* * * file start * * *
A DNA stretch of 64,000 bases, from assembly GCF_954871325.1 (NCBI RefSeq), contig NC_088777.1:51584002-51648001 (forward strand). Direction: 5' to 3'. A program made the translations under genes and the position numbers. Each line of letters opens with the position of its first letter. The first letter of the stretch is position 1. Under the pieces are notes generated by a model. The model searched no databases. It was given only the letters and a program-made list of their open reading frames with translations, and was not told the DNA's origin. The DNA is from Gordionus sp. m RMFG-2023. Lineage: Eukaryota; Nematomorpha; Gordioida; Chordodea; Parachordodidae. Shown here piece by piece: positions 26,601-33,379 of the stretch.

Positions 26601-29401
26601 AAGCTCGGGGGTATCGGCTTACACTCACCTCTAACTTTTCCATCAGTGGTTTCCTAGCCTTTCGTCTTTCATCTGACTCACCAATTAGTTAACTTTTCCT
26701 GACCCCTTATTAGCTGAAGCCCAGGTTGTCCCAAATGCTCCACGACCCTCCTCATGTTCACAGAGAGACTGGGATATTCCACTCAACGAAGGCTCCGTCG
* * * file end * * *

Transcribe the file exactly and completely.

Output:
A DNA stretch of 64,000 bases, from assembly GCF_954871325.1 (NCBI RefSeq), contig NC_088777.1:51584002-51648001 (forward strand). Direction: 5' to 3'. A program made the translations under genes and the position numbers. Each line of letters opens with the position of its first letter. The first letter of the stretch is position 1. Under the pieces are notes generated by a model. The model searched no databases. It was given only the letters and a program-made list of their open reading frames with translations, and was not told the DNA's origin. The DNA is from Gordionus sp. m RMFG-2023. Lineage: Eukaryota; Nematomorpha; Gordioida; Chordodea; Parachordodidae. Shown here piece by piece: positions 26,601-33,379 of the stretch.

Positions 26601-29401
26601 AAGCTCGGGGGTATCGGCTTACACTCACCTCTAACTTTTCCATCAGTGGTTTCCTAGCCTTTCGTCTTTCATCTGACTCACCAATTAGTTAACTTTTCCT
26701 GACCCCTTATTAGCTGAAGCCCAGGTTGTCCCAAATGCTCCACGACCCTCCTCATGTTCACAGAGAGACTGGGATATTCCACTCAACGAAGGCTCCGTCG